1. A student in my class shows no signs of effort: he misses homeworks, fails quizzes, and chats during class. So I take him aside and thoroughly insult him, badger him and threaten him. A voice questions my forceful reaction: "Did you have to end the centipede's life?" Well, see #1 above: If it works (if it's effective) then it's justified.

2. Passing through the monastery's reception area I see a woman with the dishevelled look of a homeless person. She also looks troubled, as if she's waiting for someone to listen to her. Afraid that she may want to talk with me I start walking faster and try to avoid eye contact with her; I have a bunch of important things to do. The voice questions my uncharitable reaction to someone in need: "Did you have to end the centipede's life?" Well, see #2 above: Talking to her would not be an efficient use of my time today. Sorry. Maybe tomorrow.

3. The traffic light has just changed from green to amber, but the driver in front of me starts slowing down for no reason, which means that I'm going to get stuck at the red light. I lean furiously on my horn and creep dangerously close to their rear bumper, making a bit of a scene. The calm voice questions my volcanic eruption: "Did I have to end the centipede's life?" Well, see #3 above.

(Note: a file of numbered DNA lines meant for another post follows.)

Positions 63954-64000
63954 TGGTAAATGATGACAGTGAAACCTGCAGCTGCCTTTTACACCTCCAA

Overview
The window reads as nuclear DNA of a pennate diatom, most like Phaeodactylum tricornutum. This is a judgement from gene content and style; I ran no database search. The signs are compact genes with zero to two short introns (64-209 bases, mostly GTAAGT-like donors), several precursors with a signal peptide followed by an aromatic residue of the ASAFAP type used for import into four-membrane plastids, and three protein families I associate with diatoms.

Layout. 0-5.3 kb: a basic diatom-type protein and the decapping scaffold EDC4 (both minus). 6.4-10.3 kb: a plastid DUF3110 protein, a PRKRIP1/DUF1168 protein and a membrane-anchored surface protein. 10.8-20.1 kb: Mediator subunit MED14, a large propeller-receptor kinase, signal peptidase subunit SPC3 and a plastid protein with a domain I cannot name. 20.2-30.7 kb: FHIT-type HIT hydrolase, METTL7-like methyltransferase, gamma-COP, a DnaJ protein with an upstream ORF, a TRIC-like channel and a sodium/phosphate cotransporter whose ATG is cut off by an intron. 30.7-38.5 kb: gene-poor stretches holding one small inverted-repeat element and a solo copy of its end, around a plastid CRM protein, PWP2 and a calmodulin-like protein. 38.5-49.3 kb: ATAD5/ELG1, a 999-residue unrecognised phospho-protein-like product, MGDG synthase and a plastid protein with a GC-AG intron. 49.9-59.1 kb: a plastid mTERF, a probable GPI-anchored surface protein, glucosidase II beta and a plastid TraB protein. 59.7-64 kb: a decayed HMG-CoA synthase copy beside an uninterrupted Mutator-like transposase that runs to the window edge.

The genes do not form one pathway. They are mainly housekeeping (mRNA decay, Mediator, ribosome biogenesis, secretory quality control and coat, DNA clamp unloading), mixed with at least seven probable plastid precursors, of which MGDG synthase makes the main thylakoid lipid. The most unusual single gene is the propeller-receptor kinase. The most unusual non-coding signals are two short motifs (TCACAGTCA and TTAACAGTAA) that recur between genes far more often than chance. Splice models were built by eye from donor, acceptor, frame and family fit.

Thursday marked the first anniversary of the election of Pope Francis. For the past year he has been a source of hope and encouragement to people both inside and outside the Church. Of course he has also upset lots of people too. Often he asks us the centipede question.

Relatively few people are threatened very much when the pope stays on the personal level, exhorting individuals to be kind, gentle, meek and generous. But when he starts applying the Sermon on the Mount to the societal level, well that's different! I heard a sound-bite the other day on the radio of Rush Limbaugh critiquing the new pope's apostolic exhortation The Joy of the Gospel as "pure Marxism coming out of the mouth of the pope."

I discovered that this comment had unleashed quite a firestorm of comments back and forth. (Try Googling Limbaugh Pope if you want to see what I'm talking about.)